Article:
The characters were certainly more riske during the attitude era. You had Val Venis, who was portraying a porn-star. The Godfather who was a pimp and would bring his ho-train to the ring. Mark Henry was dubbed “sexual chocolate” a womaniser. You had D-Generation X chant “Suck It!” and perform sexualised moves. These were cool at the time, they had shock value to them, something we hadn’t seen in mainstream wrestling before.
The key difference in terms of characters from today to the attitude era was really fully utilising the entire roster. Everyone on the card had a character, a storyline and was important. The mid-card was extremely strong, and would easily get large pops whenever they came to the ring. Today, lots of guys gets lost in the shuffle, there is too much focus on the short term rather than the long term.
In addition wrestlers today have script writers, most promo’s today feel forced and staged, before everything had a structure but the wrestlers had a bit more creative freedom. It allowed them to develop their characters more.
A stacked Roster
Rolling on from characters to the wrestlers themselves. The attitude era was all about Stone Cold Steve Austin, however the main event had The Rock, Undertaker, Kane, Mick Foley and Triple H all at the top. Other top stars included, Chris Jericho, Kurt Angle, Big Show, Eddie Guerrero, Chris Benoit, Billy Gunn, Chyna to name a few. Everyone was treated as a viable star, regardless of their position on the card. What made the attitude era incredible was moments like Taka Michinoku getting a huge pop when he almost won the WWF title against Triple H.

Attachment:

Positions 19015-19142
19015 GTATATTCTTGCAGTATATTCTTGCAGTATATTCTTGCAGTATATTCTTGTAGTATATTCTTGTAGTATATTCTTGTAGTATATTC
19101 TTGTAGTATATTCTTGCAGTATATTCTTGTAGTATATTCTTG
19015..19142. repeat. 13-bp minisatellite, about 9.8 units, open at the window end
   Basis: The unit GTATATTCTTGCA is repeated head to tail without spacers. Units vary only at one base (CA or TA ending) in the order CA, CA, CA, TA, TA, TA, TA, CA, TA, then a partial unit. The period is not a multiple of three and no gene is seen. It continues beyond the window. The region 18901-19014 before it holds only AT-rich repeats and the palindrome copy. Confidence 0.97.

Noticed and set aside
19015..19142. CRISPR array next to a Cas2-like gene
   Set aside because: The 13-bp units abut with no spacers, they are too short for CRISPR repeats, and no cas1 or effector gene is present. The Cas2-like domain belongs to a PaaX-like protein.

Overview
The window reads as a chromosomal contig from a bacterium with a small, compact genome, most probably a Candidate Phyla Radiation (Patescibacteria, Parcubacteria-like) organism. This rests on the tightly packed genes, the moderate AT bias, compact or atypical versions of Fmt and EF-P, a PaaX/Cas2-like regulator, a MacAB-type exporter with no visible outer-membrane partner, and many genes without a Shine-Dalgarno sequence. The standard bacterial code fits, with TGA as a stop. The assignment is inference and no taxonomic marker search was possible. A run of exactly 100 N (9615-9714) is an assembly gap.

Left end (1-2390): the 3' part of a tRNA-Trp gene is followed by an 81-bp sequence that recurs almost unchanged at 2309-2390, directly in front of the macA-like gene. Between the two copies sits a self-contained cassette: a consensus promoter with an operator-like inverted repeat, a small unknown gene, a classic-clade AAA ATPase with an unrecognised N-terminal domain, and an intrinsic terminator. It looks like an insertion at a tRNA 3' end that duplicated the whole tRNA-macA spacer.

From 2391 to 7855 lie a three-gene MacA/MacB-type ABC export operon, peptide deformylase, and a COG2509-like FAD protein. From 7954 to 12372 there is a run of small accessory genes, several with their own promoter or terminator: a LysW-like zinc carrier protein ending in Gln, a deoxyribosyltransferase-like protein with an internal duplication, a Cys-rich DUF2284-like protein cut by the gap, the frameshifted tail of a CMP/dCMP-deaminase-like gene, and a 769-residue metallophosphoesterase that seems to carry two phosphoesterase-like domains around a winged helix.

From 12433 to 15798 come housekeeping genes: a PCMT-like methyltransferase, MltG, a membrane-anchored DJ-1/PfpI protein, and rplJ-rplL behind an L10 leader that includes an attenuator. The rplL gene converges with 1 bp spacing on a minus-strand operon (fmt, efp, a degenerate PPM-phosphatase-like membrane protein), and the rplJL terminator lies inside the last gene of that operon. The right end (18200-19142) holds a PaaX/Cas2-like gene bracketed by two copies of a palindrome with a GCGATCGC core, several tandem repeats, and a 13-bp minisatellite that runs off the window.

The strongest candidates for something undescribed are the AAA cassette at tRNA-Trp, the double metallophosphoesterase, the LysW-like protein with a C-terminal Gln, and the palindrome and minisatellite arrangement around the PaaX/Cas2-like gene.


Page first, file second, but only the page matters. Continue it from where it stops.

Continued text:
The tag division also felt important, the late 90’s through to 2001 was all about tag teams. You had the Hardy’s, Edge and Christian, The Dudleyz, New Age Outlaws, Too Cool and APA. Every team was important and connected with the fans. Most significantly most of them would then go on to become successful single stars as a result.
Timing and Risks
In a competitive environment correct timing and risks are necessary to ensure success. Wrestlemania 14 was a huge risk, Vince had invested alot of money into bringing Mike Tyson into the WWF, it was a gamble that certainly paid off. The media went crazy when Austin and Tyson had their infamous shuffle on Raw, as a result drew incredible amount of attention to Wrestlemania. The teased main event of Stone Cold vs Vince McMahon allowed Raw to edge ahead of Nitro in the ratings. Just these two key events were perfect timing to give the WWF Product the edge.
In fairness, due to a lack of stars WWE had to invest time in developing new stars, this is a slow process and doesn’t happen overnight. Stone Cold took over a year to reach full steam, It would have been easy to give Austin the title early, like they did with Goldberg, but they didn’t. Keeping him away from the main event was a gamble that would pay off in the long term.
JR and Jerry Lawler
Watching back older event’s and you can really notice the benefit of having a strong announce team. JR and Lawler’s combination added so much to the drama and story. Every wrestler had a back-story and the commentary team helped aid the wrestlers development. Stars were no longer rookies, they were young, hungry and determined. Wrestlers were not mocked or laughed at, everyone was taken seriously. Today, the announce team is a joke, how can anyone get over when JBL, Lawler and Cole bury pretty much everyone. Finally the announce call’s were perfectly executed to the moment. Who can every forget Hell In A Cell in 1998.